If you don’t mind I would like to jump into this discussion. Although Rachael’s opinions on documentary filmmaking are very interesting I feel her comments on amateur filmmaking are worth discussing. I agree with the point that editing is generally not a worry of the average witness turned amateur, but mise-en-scéne is still relevant to any type of filmmaker. Whether they realize it or not, the person holding the camera is controlling the framing and composition of the video being shot. They may not be consciously considering the blocking of the shot, the position of the “actors,” or important background details, but when they use the camera to crop out an important contextual element of the shot, that’s mise-en-scéne and should be considered when analyzing any type of work. Maybe not in the more traditional sense because of the nature of journalistic work.

Also, while editing may not be on the mind while the video is being captured, it is still prevalent in UGC. If you watch the video “Police Brutality - Police Get What They Deserve” mentioned in the original blog posting you see the editing done in an attempt to give a bad reputation to police officers. But, it is done in a way to remove context and it skews the true message of the video in favor of a more biased one. Small editing has become commonplace with the now packaging of software such as Windows Movie Maker and iMovie coming on almost every single new computer being purchased, and as we know, editing can have a grand effect on a work.

In the end, the raw video being captured is amazing to watch, especially when there is a lot of contextual evidence so that you can watch a truly unbiased view of history. But, there is always some effect placed on it from the original witness and we can’t forget the creator’s point of view when watching some user generated content.

I'm going to attempt a response to the questions Rachael posed at the end of her first response.

If a filmmaker goes out with the idea in mind to film a topic they are extremely opinionated about, it would be next to impossible for the filmmaker to remove his or her bias from their piece of work. I completely agree with Rachael in that, "the second a filmmaker cuts video they are inserting their opinion". When editing, it is difficult not to mess with the original meaning of the footage. This way the filmmaker can tease out the message they want to portray.

I think the only way for a person to stay objective when creating any film is to show the subject in contrasting points of view or in its original context so the viewer can make judgements for themselves on how to respond to the film. Unfortunately, this isn't done in the example given.

Amateur filmmaking is allowed and accepted in this society because we have the freedom of speech, but in my opinion films like this aren't entirely ethical. I agree with Rachael that "people who are using a camera just to film human rights violations are only thinking about where they are and what they're capturing", but I'm going to go a bit farther with that and say it's what they do with that footage afterward that is the true issue. After the film is taken, generally the person will send their video in somewhere or post it online [like Youtube]. When posting it online, it is unlikely the original video will be posted without a title or captions explaining the meaning of the film. In the police brutality video, slightly dark and creepy music is used as background music, which adds to the overall mood the video is trying to convey. A caption is posted at the beginning of the video, defining police brutality so the audience already has a pre-conceived notion of what to look for. After this, a logo is shown for 'United Against Police Brutality'. Obviously, this is now a biased account that is sending out negative messages before the film even begins. This editing drastically changed an innocent observation into a highly opinionated account that can no longer be trusted.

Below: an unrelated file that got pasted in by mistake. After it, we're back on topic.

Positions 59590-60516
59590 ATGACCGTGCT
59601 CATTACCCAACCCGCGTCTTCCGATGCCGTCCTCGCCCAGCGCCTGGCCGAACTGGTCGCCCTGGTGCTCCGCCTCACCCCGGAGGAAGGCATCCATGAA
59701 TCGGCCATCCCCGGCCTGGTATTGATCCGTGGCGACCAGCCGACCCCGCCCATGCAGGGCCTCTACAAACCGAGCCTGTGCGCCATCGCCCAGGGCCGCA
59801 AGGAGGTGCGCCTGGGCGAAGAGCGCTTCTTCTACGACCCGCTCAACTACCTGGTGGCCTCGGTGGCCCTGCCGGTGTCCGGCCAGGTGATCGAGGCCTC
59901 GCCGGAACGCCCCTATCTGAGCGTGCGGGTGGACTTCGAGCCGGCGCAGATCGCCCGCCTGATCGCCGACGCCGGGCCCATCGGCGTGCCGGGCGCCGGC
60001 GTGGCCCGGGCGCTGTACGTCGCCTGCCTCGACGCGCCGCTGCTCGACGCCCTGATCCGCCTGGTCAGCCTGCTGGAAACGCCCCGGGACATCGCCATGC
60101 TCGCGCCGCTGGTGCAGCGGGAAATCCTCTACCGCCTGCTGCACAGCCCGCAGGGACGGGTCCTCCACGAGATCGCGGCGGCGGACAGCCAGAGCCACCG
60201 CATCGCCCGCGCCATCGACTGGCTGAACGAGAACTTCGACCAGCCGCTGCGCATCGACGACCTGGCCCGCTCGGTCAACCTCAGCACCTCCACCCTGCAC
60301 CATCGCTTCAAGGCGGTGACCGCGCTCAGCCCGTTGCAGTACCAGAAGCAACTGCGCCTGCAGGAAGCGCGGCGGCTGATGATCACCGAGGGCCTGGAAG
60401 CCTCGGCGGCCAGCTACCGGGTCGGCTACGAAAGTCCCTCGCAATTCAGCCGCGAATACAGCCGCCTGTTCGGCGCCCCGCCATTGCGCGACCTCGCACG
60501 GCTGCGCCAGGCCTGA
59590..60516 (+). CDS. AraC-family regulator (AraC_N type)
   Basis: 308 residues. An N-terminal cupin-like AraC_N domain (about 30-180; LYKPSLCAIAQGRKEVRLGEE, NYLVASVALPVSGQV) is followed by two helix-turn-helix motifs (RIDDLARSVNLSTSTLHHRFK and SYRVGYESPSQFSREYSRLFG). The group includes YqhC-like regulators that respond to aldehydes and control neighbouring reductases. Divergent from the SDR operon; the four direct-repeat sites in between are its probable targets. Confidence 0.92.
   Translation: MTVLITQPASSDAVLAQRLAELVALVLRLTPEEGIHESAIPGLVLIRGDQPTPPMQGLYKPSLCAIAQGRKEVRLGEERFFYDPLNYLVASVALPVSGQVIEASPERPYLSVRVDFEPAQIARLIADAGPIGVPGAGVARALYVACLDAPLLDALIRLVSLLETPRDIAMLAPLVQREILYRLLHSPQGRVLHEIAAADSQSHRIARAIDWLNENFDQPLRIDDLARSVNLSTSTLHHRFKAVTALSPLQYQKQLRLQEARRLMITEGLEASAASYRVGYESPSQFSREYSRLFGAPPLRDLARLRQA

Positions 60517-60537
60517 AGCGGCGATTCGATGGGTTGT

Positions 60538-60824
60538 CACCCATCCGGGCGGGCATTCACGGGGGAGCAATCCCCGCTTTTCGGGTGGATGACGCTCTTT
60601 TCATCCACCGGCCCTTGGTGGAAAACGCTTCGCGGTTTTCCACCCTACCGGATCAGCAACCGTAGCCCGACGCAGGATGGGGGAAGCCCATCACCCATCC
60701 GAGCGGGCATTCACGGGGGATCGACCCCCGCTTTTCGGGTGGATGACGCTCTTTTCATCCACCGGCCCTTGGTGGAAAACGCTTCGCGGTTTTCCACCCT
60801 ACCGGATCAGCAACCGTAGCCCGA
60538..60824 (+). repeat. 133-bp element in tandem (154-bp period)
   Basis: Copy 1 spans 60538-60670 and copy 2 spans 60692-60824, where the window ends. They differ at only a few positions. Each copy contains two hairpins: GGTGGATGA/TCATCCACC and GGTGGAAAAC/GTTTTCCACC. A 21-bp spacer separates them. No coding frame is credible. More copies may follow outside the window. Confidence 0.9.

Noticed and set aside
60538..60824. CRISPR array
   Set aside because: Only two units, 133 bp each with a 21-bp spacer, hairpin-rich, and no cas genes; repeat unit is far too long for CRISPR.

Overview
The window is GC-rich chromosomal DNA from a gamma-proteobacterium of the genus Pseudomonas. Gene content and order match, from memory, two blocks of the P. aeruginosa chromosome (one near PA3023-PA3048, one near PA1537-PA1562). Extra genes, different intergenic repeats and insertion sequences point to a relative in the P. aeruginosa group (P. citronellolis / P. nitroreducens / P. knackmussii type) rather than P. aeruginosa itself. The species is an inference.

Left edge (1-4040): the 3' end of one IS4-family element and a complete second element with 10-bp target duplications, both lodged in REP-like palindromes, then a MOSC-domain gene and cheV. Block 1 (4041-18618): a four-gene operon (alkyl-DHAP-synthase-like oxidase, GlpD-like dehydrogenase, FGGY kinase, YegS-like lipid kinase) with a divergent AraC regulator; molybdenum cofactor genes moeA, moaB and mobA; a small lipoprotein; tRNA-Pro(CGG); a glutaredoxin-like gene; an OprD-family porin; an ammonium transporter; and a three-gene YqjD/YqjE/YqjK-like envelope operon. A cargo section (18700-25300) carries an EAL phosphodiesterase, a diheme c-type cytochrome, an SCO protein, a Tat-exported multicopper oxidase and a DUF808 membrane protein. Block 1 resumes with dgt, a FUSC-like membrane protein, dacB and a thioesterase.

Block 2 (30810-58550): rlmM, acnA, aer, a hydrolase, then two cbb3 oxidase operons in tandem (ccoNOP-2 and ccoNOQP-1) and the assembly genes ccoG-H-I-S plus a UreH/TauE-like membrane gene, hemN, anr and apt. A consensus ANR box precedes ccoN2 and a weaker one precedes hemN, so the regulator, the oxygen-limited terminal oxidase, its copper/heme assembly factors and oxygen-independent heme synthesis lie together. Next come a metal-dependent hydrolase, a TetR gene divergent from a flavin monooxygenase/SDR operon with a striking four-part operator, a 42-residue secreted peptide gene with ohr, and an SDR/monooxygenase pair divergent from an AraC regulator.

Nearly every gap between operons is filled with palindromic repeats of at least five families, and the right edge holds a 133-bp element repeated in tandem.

I don't think this is very beautiful at all.

Sometimes I question how possible it is to put responsibility into action. Sure, as documentary students, we are always talking about ethics, and this certainly raises our awareness about our responsibilities to the subjects, to the audience, and to the film itself.

But in the real world, just how much priority is given to ethics and responsibility? Especially when your boss is questioning you about falling ratings, or when your sponsors threaten to pull out unless you feature them in positive light. It becomes a battle where “survival” becomes a primary concern, and issues such as ethics become secondary to that.


The director of a film selects, arranges and links material much like a curator does. So when we talk about the creators of material losing their control of how that material may be repackaged or placed in different contexts, I wonder if filmmakers whose material goes out through social media are slowly leaning into that role? How much of a duty does a filmmaker have to seek to control their work? To follow its journey through social media and other distribution networks and to continue to engage the issues and ensure they find the right contexts?